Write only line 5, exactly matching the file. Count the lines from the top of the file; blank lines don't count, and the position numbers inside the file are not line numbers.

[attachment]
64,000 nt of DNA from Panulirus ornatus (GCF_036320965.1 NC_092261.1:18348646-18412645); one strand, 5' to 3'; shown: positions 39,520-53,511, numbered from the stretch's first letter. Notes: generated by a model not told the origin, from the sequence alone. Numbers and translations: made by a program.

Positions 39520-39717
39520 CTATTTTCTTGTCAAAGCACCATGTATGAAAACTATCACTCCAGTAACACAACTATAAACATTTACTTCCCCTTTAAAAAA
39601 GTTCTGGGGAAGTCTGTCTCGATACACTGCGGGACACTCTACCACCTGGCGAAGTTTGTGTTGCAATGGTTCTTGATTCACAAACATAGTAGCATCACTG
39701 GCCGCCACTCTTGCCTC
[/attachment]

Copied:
39701 GCCGCCACTCTTGCCTC